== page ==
‘Mom, you play Lego with me’ my oldest asked on Tuesday. I mulled it over while trying my best to look interested. ‘Sure,’ I finally agreed. And we hunkered down on the living room floor and dumped out all the little Lego pieces.
Creating things from tiny pieces of plastic is not my strong suit. If it’s, say, a pirate ship Lego set, I am more than capable of following the instructions and producing something that resembles the cover image on the box. But put a few rectangles together so that it looks like…. something….without any sort of picture to guide the process?
Can’t do it.
‘You make me a car,’ the Hen asked, nicely. So I surveyed the heap of plastic. I found wheels. I fastened them to a rectangle. I tried hard to imagine the shape of a race car….in my mind. I failed miserably.
Perhaps, I thought to myself, if I just handed him an abstract sort of car – something with wheels – he’d be appeased. But he wasn’t. ‘That’s not a car,’ he pouted emphatically. ‘That’s for a plane,’ he accused as he pointed to the yellow wing-like piece I’d slapped on the back. Of my ‘car’. Then he started crying.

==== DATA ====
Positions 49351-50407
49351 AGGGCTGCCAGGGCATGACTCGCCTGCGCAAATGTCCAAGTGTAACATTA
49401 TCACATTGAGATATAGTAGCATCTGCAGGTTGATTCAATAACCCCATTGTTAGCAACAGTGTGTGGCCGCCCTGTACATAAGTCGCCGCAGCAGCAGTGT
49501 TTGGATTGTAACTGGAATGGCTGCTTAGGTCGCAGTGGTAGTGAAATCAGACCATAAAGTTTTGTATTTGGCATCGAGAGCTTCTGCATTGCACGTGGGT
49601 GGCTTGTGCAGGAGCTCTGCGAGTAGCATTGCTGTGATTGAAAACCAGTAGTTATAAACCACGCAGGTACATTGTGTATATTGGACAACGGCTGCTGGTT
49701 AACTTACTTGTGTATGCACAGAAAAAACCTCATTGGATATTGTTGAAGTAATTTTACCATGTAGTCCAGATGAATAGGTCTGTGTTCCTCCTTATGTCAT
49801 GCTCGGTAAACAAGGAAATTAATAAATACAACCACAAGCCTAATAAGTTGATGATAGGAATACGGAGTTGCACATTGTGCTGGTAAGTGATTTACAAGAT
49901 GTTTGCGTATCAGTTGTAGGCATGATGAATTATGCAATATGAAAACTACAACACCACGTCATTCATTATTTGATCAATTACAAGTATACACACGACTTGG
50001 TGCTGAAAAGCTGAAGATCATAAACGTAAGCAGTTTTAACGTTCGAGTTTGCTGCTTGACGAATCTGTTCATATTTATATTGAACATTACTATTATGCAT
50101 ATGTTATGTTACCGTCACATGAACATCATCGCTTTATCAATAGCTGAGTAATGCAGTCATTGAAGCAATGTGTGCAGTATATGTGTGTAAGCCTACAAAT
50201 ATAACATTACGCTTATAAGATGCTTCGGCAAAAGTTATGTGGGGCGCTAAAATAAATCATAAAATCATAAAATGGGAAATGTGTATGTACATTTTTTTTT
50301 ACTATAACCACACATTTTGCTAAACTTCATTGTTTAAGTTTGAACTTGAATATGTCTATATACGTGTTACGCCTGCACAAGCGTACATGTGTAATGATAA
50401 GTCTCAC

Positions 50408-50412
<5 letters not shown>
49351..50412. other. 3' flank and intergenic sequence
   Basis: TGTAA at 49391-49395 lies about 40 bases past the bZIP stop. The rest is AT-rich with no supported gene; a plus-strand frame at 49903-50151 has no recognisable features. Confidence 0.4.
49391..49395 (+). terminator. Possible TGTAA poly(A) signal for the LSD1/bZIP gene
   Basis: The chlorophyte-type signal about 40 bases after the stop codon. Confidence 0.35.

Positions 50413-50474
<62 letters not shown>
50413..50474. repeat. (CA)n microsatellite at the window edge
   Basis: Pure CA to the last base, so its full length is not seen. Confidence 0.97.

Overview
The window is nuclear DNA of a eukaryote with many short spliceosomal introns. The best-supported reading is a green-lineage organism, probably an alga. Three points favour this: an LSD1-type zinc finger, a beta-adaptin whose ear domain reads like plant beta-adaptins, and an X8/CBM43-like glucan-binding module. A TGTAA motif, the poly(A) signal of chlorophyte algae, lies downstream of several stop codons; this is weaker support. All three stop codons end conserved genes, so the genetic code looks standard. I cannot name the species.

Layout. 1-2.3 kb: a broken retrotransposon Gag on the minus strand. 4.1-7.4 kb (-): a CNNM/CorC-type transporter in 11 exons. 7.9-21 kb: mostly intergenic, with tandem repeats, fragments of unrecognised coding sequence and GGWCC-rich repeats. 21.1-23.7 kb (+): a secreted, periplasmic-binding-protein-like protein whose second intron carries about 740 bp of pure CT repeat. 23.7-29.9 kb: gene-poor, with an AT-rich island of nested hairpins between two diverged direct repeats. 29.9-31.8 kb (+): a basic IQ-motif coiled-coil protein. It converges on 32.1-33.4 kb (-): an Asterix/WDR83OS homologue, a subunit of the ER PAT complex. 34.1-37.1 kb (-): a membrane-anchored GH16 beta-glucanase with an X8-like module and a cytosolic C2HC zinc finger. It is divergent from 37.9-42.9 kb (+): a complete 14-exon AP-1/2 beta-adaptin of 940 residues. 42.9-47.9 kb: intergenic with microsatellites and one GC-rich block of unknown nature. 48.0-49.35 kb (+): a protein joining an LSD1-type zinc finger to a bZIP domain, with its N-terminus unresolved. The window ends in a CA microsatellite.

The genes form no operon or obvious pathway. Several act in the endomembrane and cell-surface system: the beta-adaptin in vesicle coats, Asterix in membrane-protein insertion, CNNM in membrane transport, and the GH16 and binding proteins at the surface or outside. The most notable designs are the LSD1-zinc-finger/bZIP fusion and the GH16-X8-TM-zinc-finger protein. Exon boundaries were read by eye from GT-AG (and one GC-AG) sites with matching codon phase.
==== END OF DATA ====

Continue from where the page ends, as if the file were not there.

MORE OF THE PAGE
The professor always manages to be at ‘work’ when I really need him.
These are the moments when I’d like to say ‘fine, forget it’ or ‘make your own car’ and stomp off. If only to escape the obvious truth that I can’t make anything but a basic house with Lego. But I didn’t think it would be a good idea to act like a two year old, so I forced myself to try again.
I grabbed one of the toy cars lying on the living room floor and used it as a model. Wheels. Wheel base. Car body with some height. I ended up with a jeep-like shape that would definitely be identified as such in a game of Pictionary.
But the critic was still not satisfied. Something about the steering wheel. Or the windshield.
So I gave up on building something and organized the Lego by color, instead. I put each monochromatic pile in its very.own.ziploc.bag. It served no purpose, it did not foster creativity in any way. But it made me feel….useful.
When the Gort came home, he gazed upon the collection of bags with excitement. Then he subdivided one of the bags, because I’d put all the people in the same bag, instead of dismembering them and putting their ‘parts’ in the appropriate color bags.
It was a warm, fuzzy moment for me.